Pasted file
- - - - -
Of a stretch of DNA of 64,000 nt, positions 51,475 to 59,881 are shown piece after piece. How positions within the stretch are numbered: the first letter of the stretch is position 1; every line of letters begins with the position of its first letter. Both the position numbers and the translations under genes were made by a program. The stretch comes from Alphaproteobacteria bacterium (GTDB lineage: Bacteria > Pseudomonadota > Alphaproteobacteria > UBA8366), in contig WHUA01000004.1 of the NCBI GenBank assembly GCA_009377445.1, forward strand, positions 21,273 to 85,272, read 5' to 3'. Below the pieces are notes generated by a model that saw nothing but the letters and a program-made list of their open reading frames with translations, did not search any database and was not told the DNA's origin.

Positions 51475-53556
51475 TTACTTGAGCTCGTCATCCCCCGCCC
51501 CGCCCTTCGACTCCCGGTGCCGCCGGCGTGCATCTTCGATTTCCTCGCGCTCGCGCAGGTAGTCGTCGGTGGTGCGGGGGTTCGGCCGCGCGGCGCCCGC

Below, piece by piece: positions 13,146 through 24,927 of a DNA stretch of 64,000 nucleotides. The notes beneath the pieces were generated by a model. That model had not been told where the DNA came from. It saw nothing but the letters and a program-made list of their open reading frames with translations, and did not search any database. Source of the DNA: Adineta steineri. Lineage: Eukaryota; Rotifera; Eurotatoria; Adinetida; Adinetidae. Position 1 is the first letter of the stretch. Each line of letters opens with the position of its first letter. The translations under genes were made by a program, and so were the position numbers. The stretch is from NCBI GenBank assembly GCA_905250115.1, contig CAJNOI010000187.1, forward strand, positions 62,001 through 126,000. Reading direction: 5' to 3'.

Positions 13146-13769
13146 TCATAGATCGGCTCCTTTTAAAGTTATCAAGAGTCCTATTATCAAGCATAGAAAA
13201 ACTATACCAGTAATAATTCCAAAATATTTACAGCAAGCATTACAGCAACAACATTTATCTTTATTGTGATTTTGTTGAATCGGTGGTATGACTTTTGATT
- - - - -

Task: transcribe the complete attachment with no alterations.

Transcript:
Of a stretch of DNA of 64,000 nt, positions 51,475 to 59,881 are shown piece after piece. How positions within the stretch are numbered: the first letter of the stretch is position 1; every line of letters begins with the position of its first letter. Both the position numbers and the translations under genes were made by a program. The stretch comes from Alphaproteobacteria bacterium (GTDB lineage: Bacteria > Pseudomonadota > Alphaproteobacteria > UBA8366), in contig WHUA01000004.1 of the NCBI GenBank assembly GCA_009377445.1, forward strand, positions 21,273 to 85,272, read 5' to 3'. Below the pieces are notes generated by a model that saw nothing but the letters and a program-made list of their open reading frames with translations, did not search any database and was not told the DNA's origin.

Positions 51475-53556
51475 TTACTTGAGCTCGTCATCCCCCGCCC
51501 CGCCCTTCGACTCCCGGTGCCGCCGGCGTGCATCTTCGATTTCCTCGCGCTCGCGCAGGTAGTCGTCGGTGGTGCGGGGGTTCGGCCGCGCGGCGCCCGC

Below, piece by piece: positions 13,146 through 24,927 of a DNA stretch of 64,000 nucleotides. The notes beneath the pieces were generated by a model. That model had not been told where the DNA came from. It saw nothing but the letters and a program-made list of their open reading frames with translations, and did not search any database. Source of the DNA: Adineta steineri. Lineage: Eukaryota; Rotifera; Eurotatoria; Adinetida; Adinetidae. Position 1 is the first letter of the stretch. Each line of letters opens with the position of its first letter. The translations under genes were made by a program, and so were the position numbers. The stretch is from NCBI GenBank assembly GCA_905250115.1, contig CAJNOI010000187.1, forward strand, positions 62,001 through 126,000. Reading direction: 5' to 3'.

Positions 13146-13769
13146 TCATAGATCGGCTCCTTTTAAAGTTATCAAGAGTCCTATTATCAAGCATAGAAAA
13201 ACTATACCAGTAATAATTCCAAAATATTTACAGCAAGCATTACAGCAACAACATTTATCTTTATTGTGATTTTGTTGAATCGGTGGTATGACTTTTGATT